Water Level

The water level in your hot water system’s boiler should be retained at about half full, knowing that a water level that is too low may result in inadequate heating. You should leave an air space between the top of the tank and the surface of the water. For the most part, an automatic filling system will keep the boiler filled with the right amount of water. However, if the water level of your system is constantly low, inspect the pipes for leaks. This can be done by closing the water supply valve and observing the water level for a couple of days. If the level drops dramatically, you’ll be best advised to call out a professional, tell us at a reputable Sydney-based plumbing service.

Expansion Tank

If you want to ensure efficient heating, the water in your hot water system should be heated well above boiling. The water won’t turn to steam since the pressure-reducing valve and expansion tank keep it under pressure. The expansion tank is commonly hung from the basement ceiling, close to the boiler. If you have an older system, the expansion tank could be placed in the attic. If the expansion tank is not filled with enough air, the buildup of pressure will expel the water through the safety relief valve found above the boiler. Without sufficient air in the tank, water will fill it, expanding as it heats up and subsequently escaping through the safety relief valve.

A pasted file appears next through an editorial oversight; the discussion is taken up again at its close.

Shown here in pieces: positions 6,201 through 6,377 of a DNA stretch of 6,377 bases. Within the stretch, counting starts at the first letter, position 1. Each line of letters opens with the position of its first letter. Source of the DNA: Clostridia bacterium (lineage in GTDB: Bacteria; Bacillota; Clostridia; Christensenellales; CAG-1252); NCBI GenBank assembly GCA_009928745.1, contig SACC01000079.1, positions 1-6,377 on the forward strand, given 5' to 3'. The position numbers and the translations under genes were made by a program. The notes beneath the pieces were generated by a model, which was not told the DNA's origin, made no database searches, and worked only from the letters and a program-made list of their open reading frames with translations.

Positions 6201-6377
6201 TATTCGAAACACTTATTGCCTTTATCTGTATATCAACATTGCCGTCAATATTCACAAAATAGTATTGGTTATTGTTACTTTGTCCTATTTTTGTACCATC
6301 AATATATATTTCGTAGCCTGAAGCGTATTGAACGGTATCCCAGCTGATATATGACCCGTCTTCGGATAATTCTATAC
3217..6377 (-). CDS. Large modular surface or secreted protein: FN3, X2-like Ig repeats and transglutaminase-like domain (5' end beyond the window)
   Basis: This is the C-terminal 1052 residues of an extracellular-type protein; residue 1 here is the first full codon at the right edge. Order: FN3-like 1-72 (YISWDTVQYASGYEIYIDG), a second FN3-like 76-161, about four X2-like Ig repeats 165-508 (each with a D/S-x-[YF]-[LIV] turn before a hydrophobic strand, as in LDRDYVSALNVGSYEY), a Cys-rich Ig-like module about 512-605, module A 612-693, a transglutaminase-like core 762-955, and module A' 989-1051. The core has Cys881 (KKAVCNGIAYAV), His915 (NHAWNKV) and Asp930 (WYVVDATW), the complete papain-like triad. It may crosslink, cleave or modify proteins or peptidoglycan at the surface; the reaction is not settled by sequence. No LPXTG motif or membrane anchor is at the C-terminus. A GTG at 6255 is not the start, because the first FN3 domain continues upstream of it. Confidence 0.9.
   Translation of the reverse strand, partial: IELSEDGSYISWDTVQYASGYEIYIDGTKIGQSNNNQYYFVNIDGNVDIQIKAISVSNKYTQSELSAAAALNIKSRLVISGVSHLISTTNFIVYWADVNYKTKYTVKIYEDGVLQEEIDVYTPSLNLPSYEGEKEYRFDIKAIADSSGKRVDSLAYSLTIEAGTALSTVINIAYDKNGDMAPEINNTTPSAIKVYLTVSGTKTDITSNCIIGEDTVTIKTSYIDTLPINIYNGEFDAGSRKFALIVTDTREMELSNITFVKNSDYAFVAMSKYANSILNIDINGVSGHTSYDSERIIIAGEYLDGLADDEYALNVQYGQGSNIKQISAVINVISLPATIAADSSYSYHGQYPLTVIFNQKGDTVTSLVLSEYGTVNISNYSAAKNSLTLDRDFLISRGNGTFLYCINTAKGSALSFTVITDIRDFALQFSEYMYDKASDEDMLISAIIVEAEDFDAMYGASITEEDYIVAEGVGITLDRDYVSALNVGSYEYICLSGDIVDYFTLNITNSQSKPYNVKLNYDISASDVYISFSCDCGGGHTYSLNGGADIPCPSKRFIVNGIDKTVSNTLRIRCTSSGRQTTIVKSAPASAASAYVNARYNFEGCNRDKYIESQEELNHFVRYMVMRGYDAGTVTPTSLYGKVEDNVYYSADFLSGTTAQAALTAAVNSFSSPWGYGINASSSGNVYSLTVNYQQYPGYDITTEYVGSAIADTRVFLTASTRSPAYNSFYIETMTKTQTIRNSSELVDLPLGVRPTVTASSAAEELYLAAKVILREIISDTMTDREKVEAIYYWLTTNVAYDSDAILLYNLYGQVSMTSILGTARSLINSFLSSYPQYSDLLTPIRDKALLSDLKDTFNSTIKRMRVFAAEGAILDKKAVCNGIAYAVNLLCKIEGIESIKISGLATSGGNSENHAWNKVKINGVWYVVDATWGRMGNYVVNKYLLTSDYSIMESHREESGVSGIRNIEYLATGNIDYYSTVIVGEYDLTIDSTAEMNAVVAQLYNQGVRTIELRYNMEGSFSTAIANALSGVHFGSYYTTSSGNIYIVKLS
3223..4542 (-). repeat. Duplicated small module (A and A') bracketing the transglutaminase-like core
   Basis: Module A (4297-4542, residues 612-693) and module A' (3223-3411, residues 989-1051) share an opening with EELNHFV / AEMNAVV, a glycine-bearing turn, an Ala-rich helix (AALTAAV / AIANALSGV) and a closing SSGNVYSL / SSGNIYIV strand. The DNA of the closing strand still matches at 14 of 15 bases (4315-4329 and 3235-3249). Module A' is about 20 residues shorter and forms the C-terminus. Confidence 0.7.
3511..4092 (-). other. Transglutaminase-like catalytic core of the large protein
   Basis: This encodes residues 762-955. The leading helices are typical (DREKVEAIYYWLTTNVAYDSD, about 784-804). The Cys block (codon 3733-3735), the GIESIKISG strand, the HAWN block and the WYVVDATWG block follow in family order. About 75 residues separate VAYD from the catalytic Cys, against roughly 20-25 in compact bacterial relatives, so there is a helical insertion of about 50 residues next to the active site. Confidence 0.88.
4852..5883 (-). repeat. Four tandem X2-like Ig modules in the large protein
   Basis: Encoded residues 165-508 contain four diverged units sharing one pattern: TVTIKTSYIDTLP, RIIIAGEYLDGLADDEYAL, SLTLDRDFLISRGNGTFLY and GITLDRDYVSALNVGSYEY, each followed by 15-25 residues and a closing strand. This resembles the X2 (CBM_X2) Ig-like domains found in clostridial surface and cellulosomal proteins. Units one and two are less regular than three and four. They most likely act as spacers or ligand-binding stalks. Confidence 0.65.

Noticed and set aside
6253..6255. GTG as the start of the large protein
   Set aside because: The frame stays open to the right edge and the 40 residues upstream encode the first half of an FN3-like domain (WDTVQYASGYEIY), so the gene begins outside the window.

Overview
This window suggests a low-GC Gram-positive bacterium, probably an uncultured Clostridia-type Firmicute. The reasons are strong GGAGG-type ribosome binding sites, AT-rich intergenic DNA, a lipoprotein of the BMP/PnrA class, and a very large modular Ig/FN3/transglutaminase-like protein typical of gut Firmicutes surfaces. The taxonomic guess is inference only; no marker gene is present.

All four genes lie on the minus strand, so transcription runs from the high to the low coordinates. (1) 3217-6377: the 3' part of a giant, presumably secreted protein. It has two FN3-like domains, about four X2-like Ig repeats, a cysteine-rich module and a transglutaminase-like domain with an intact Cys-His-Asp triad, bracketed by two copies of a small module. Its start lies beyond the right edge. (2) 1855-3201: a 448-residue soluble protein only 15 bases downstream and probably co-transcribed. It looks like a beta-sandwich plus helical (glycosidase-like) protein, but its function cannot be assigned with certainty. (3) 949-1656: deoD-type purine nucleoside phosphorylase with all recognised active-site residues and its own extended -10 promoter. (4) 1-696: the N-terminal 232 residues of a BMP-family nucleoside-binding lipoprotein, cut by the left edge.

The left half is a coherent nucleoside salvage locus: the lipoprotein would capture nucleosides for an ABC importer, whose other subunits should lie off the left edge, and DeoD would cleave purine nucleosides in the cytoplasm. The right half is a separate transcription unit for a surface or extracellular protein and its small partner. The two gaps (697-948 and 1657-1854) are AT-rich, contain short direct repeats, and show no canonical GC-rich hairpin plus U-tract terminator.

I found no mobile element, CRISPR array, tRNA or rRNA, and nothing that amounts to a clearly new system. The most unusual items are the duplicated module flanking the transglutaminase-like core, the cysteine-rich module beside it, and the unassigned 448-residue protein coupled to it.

In order to check for air in the tank, you should by lightly touch it. The bottom half of the expansion tank usually feels warmer than the top. If the tank is hot all over, however, it is filled with water and you must drain it. To this end, turn off power to boiler, close the water supply shutoff valve, letting tank cool. Once a combination drain valve is opened, it will let water out and air in. Attach a garden hose to the valve and drain some 10 litres of water. In case you don’t have a combination valve, simply shut off valve between the boiler and expansion tank and then completely drain the tank. Now turn water supply back on, and then turn on power to the boiler to set the system in motion again.

Flushing the System